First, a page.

The bumblebee had a bun. The ladybug, her identical twin, had a clumsy mess of French braids, studded with plastic barrettes.
I panicked. My neon green T-shirt said “ASK ME!” The bumblebee, the ladybug and I were going to hear about this.
One of the dance recital police ladies approached, pointing at the bumblebee.
“Uh-oh,” said my daughter, the zebra.
“She’s going to need to go to the French-braiding station,” the dance recital police lady ordered.
“Um, I thought French braids or buns were acceptable, no?”
Dance recital police lady frowned. “Not for the actual performance. You’d better get her over to the French-braiding station. Like, now. There’s already a line.”
She summoned the ladybug to stand before her. The ladybug held her ground impressively.
“My mommy did French braids on me,” the ladybug told the dance recital police lady. “But she gave up when it was my sister’s turn because the French braids were too hard.”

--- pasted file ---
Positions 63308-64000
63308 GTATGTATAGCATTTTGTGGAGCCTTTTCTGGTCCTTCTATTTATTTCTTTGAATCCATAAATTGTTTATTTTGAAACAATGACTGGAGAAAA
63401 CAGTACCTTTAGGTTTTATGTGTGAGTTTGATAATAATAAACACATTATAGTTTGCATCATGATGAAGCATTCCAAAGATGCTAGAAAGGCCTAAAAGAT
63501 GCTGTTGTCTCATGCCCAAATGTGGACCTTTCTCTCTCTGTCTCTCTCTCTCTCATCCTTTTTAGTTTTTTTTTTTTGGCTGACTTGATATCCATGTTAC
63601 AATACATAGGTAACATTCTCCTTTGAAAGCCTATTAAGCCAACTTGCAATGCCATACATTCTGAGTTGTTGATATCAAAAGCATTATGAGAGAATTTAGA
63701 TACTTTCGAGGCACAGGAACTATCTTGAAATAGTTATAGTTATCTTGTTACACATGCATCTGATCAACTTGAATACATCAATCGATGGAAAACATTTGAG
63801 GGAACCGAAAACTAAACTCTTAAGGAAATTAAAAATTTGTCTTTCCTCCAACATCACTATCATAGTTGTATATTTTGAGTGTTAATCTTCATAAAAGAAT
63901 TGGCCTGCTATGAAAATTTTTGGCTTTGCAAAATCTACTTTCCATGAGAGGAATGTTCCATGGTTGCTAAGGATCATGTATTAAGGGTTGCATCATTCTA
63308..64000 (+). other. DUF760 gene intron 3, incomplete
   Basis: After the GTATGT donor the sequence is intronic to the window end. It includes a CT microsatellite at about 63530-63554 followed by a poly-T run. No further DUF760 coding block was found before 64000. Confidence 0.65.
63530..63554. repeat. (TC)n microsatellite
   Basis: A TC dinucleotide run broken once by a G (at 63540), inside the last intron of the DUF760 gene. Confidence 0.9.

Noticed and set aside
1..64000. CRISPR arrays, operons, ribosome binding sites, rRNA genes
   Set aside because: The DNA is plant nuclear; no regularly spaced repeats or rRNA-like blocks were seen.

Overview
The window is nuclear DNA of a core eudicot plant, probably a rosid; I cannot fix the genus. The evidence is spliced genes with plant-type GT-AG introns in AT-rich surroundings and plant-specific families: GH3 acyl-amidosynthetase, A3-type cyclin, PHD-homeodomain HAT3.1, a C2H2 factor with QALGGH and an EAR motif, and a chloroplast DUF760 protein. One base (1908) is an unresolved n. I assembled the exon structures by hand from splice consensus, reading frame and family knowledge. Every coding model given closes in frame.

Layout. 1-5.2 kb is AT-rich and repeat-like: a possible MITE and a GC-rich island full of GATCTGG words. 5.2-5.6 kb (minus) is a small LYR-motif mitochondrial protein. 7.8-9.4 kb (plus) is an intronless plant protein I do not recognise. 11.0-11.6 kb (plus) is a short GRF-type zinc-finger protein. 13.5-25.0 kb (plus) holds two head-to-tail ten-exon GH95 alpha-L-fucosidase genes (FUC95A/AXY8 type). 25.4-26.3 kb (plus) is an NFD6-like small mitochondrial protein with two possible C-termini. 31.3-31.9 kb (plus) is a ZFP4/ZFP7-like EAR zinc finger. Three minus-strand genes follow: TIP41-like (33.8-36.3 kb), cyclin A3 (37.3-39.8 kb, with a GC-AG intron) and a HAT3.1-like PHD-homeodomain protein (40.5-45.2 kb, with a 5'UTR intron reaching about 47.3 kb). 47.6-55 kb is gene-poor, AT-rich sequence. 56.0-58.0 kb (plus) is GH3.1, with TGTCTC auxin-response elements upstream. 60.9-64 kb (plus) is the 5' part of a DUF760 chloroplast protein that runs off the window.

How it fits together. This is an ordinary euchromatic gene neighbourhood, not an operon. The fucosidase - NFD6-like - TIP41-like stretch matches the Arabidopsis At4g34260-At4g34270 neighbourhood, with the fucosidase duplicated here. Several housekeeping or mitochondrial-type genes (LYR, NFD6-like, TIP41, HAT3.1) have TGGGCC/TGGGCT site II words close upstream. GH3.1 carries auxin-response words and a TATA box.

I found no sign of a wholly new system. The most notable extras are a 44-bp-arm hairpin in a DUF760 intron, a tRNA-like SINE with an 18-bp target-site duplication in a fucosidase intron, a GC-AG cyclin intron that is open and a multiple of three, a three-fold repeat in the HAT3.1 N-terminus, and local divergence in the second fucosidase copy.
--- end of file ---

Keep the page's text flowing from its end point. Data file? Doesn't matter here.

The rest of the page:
The harried dance recital police officer considered this. I chewed my lip. All around us, little feathered yellow chickens and Sleeping Beauties and Cinderellas and jazzy tappers and Bibbity-Bobbity-Boo girls and parasol carriers and monkeys and kissy dolls and hip-hop Baby Beyonces were wreaking havoc, twirling and spinning and tearing their tights and spilling contraband items like Pepperidge Farms Goldfish.
Dance recital police lady decided to let ladybug’s subpar French braids go. She had bigger goldfish to fry. She scowled at me. “Tell her mother no plastic barrettes next time. They catch the light.”
“Will do,” I said.
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